Think Pink: Reduce Your Breast Cancer Risk

Think Pink: Reduce Your Breast Cancer Risk

By Karen Kwan

While there are factors beyond your control – your genetics and age, for example – there are lifestyle habits you can take charge of to help reduce your risk of breast cancer, a cancer that that an estimated 23,200 women in 2010 will have been diagnosed with. Here’s are four prevention strategies:

Exercise. Being overweight increases your risk of breast cancer. And the risk appears to be higher if you tend to carry your extra weight around your belly. Perhaps it’ll change your attitude towards working if you consider it a potentially lifesaving activity rather than a way to fit into that LBD.

Nutrition. Tied into the above point about exercise, following a healthy, well-rounded diet so you maintain a healthy weight can play a role in breast cancer prevention. If you’ve had breast cancer in the past, one study has shown that a healthy diet can cut your risk of it returning by nearly one-third. While there is no specific food or diet that can specifically reduce your risk, there is ongoing research revealing a number of interesting things when it comes to diet and breast cancer: a low-fat diet may help cut your risk, says one study, while another recently published in Nutrition and Cancer found that mice whose diet included walnuts had a much lower risk of breast cancer.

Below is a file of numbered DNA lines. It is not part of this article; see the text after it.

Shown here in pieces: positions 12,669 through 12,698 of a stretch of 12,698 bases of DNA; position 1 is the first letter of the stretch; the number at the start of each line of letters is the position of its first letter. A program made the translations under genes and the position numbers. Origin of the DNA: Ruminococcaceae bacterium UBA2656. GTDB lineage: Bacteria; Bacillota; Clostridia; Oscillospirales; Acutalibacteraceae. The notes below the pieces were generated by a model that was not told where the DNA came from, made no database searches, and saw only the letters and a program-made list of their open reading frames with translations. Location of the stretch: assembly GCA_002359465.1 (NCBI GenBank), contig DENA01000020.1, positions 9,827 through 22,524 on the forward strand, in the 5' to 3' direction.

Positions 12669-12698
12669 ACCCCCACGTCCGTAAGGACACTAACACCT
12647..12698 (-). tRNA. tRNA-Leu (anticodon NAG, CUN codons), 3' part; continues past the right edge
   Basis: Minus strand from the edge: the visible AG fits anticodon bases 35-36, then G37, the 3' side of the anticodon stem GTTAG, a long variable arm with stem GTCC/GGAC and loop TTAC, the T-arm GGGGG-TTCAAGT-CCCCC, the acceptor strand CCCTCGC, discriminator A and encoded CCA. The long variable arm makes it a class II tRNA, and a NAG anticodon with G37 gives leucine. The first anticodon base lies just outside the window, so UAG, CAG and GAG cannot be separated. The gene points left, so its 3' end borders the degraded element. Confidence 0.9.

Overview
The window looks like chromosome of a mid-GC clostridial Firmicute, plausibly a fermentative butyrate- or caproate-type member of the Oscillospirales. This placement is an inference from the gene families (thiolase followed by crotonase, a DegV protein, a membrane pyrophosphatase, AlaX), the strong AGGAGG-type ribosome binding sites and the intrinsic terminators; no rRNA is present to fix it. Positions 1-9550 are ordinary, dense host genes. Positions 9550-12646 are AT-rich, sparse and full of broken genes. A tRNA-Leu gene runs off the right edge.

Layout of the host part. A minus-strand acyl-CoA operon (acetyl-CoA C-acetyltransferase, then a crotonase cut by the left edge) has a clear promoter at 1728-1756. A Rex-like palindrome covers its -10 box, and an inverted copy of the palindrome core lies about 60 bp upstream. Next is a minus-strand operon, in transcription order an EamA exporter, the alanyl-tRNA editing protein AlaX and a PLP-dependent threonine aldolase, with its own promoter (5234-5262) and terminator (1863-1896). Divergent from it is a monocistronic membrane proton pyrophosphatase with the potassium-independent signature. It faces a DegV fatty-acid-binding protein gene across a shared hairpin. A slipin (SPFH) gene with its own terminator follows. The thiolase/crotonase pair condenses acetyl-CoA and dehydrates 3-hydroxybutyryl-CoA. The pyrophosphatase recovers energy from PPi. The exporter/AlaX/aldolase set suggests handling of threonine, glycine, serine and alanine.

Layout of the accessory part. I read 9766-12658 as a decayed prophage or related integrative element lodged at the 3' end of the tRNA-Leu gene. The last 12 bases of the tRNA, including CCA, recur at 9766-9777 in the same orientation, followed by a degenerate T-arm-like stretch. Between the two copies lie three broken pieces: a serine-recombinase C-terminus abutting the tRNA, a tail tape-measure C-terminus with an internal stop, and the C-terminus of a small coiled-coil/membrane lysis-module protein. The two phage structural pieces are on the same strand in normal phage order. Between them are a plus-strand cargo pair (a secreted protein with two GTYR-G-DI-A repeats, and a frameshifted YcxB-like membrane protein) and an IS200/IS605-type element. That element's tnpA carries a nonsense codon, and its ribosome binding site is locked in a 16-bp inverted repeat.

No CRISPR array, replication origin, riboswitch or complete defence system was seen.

Quit smoking. A review of research by the Canadian Expert Panel on Tobacco Smoke and Breast Cancer Risk found that smoking is indeed linked to a higher risk of breast cancer. And according to the Canadian Breast Cancer Foundation of Canada, research also shows that women who start smoking in adolescence and before having a baby may in particular develop a higher risk.

Limit your alcohol intake. That happy hour you enjoy every day after leaving work for the day? Your habit may be upping your risk. Drink one drink a day and your risk is slightly increased. But if you regularly consume three or more drinks, your breast cancer risk is significantly greater compared to a non-drinker. Something to consider the next time you’re about to order another round for the table.

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